Siderean CEO Michael Schmitt calls it “dirty returns.” That’s what happens when an enterprise search brings up unwanted information. For workers relying on searches to find essential information, dirty returns waste a lot of valuable time.
There is an overload of data out there, and information keeps on coming from every direction. With all that’s available, users need to figure out how to find the specific information they want. “Text search simply isn’t good enough,” says Schmitt. “With all the convergence, workers aren’t finding the information they need.”
To combat this, Siderean has developed a relational navigation approach using its own information platform system, Seamark. “Seamark uses semantic word principles rather than mathematical logarithms,” says Schmitt. “It is discovery searching.”
Seamark is built around three basic principles: relationship, context, and participation. It all begins with the relationship between what the user wants and the result; Seamark takes content and allows users to discover information that relates to their needs. The context of the results then allows users to decide what additional information, or revised search path, they may require.
The participation component is a particularly interesting one, as Siderean’s search solutions incorporate user participation to enhance the quality of results, including tagging, reviewing, and ranking capabilities. As company founder and CTO Brad Allen puts it, “Participation is a critical value and Siderean’s patented relational navigation solution sets a new standard that will be a key component for those organizations looking to adopt Web 2.0 ideals in order to stay relevant.”
Text-matching searches are good, says Schmitt, but they aren’t always complete. Relational navigation, on the other hand, is based on graphs of relationships between different pockets of information. And this, Schmitt adds, is what allows for a true “discovery experience.” The information found through a search is pertinent, but the way Siderean delivers it also allows for exploration of similar documents that wouldn’t have been revealed in a typical text search.
One thing that distinguishes enterprise search from web search is that the latter relies on the popularity of keywords and the number of times a document is viewed. In businesses, documents may only be looked at occasionally and probably aren’t peppered with searchable words and phrases, yet neither factor is indicative of their potential value. Thus, an employee could waste hours searching for desired documents using traditional search tools.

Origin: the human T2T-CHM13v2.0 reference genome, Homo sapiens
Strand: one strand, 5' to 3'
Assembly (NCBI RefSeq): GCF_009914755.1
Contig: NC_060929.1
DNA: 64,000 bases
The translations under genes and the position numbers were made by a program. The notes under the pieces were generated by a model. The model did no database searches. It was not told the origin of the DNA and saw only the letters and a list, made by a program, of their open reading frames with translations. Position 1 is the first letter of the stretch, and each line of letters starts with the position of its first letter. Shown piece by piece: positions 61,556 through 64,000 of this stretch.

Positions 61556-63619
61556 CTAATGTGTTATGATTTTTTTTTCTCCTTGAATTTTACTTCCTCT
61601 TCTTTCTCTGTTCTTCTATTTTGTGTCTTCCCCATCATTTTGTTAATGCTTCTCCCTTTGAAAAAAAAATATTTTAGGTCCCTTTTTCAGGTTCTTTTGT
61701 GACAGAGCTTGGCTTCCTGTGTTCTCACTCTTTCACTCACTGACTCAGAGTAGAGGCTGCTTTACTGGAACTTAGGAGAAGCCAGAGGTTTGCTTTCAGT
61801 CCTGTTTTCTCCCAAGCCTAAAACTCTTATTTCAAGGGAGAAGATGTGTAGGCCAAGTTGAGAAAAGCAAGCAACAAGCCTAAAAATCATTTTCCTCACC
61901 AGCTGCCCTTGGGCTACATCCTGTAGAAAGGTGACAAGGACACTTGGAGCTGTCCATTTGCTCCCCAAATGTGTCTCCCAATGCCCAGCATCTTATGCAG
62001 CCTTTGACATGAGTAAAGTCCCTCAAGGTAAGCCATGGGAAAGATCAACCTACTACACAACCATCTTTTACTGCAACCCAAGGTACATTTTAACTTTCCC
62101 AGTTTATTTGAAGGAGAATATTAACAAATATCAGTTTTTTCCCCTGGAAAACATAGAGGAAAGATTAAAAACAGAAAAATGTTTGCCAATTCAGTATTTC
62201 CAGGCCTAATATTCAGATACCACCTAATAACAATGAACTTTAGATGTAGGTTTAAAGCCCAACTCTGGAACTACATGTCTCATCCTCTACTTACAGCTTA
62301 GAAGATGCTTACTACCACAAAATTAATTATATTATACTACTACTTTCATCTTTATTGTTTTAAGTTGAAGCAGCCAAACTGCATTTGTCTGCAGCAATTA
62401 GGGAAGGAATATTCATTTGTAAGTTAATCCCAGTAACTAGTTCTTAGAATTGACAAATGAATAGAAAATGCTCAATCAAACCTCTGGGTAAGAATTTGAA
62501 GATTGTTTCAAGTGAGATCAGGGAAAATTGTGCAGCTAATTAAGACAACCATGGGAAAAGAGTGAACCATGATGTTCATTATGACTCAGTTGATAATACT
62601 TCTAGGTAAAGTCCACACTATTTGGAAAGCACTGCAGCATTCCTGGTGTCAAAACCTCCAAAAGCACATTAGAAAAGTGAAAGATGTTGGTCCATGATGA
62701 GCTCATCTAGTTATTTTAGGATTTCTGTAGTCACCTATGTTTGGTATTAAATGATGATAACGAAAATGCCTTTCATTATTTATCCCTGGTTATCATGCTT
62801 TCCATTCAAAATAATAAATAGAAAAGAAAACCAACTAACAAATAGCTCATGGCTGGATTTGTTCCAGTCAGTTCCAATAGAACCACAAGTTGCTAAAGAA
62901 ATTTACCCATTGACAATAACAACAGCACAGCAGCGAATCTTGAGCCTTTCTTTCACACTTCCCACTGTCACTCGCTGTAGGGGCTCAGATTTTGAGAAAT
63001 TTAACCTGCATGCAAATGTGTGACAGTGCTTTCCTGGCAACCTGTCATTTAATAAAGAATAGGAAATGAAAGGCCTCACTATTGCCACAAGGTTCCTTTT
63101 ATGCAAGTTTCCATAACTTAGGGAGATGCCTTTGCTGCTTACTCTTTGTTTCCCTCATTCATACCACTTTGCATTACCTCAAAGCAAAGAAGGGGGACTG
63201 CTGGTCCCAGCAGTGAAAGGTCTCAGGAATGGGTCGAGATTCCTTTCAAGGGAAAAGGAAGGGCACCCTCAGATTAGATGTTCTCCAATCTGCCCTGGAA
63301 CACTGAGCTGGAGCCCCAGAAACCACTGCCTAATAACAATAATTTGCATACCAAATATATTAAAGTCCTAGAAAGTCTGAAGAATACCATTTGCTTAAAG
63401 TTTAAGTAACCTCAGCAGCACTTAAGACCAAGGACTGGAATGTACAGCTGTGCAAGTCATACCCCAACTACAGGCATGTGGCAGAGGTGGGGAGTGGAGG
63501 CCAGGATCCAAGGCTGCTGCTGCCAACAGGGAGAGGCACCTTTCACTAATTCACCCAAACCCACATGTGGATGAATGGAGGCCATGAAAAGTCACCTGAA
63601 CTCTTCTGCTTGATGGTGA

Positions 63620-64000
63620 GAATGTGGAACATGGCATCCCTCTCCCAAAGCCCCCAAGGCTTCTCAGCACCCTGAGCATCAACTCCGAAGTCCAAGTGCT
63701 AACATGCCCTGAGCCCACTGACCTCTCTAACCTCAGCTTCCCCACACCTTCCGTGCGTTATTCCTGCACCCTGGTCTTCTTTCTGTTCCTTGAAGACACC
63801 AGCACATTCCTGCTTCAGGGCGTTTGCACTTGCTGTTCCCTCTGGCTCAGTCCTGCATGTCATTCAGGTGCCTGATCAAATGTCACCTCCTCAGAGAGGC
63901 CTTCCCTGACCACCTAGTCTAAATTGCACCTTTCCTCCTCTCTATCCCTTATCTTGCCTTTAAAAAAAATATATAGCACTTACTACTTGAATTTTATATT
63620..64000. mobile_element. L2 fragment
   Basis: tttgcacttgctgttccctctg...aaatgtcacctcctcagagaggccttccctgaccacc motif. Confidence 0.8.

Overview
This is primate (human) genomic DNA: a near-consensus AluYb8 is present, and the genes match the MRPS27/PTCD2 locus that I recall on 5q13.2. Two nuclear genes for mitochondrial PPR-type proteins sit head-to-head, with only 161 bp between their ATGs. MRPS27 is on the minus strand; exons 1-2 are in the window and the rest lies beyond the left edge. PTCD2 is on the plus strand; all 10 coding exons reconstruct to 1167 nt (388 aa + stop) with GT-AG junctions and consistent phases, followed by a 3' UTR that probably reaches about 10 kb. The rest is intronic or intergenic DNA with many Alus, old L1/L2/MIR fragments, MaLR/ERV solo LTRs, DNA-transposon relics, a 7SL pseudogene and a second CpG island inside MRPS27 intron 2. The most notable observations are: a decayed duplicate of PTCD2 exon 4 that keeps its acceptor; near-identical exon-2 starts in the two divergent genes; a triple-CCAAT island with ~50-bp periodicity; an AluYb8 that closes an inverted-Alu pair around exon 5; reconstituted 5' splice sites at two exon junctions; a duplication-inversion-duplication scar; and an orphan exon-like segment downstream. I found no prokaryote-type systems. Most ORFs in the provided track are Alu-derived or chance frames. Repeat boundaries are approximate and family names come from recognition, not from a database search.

However, workers accustomed to the way popular web search engines work want a similar experience inside the enterprise. Companies have caught on to that concept and are now willing to blend business and IT aspects. Relational navigation is an important step in that direction because it provides a similar experience, but with more relevant results.
Schmitt proudly points to a few impressive Siderean clients to illuminate the power of its search tools. “Oracle couldn’t anticipate what its users would be looking for,” he says. Now, Oracle uses Siderean’s applications as a common layer that analyzes search feedback to determine what users are looking for, in order to better meet their needs.
Another customer, Environmental Health News, scours more than 3,000 newsfeeds a day for relevant content. Standard keyword searches were almost useless; they missed a lot of essential information, meaning that users couldn’t find the data they needed or easily share content with interested groups. Using Seamark Navigator and MAPP applications, Siderean was able to create search mechanisms for Environmental Health News that better automated the process. Editorial time was cut by 90%, which allowed for an increase in the daily summaries the organization provides.
“Our technology does the heavy lifting for companies,” says Schmitt.
Schmitt believes relational navigation is an essential tool for real search discovery, but finding information is only part of the goal. Schmitt says that with more effective search, “Productivity will improve. There will be a greater level of customer satisfaction. And it will improve the partner-supplier relationship.”
Siderean’s relational navigation application has been described as the ability to first “see at a bird’s eye perspective” before winnowing the material to “a bug’s eye level.” It allows users to see the scope of pertinent information and then investigate the possibilities. Siderean, Schmitt says, has a compelling promise to help users master discovery.
Fun Fact: Siderean’s engineers play golf together every Thursday evening.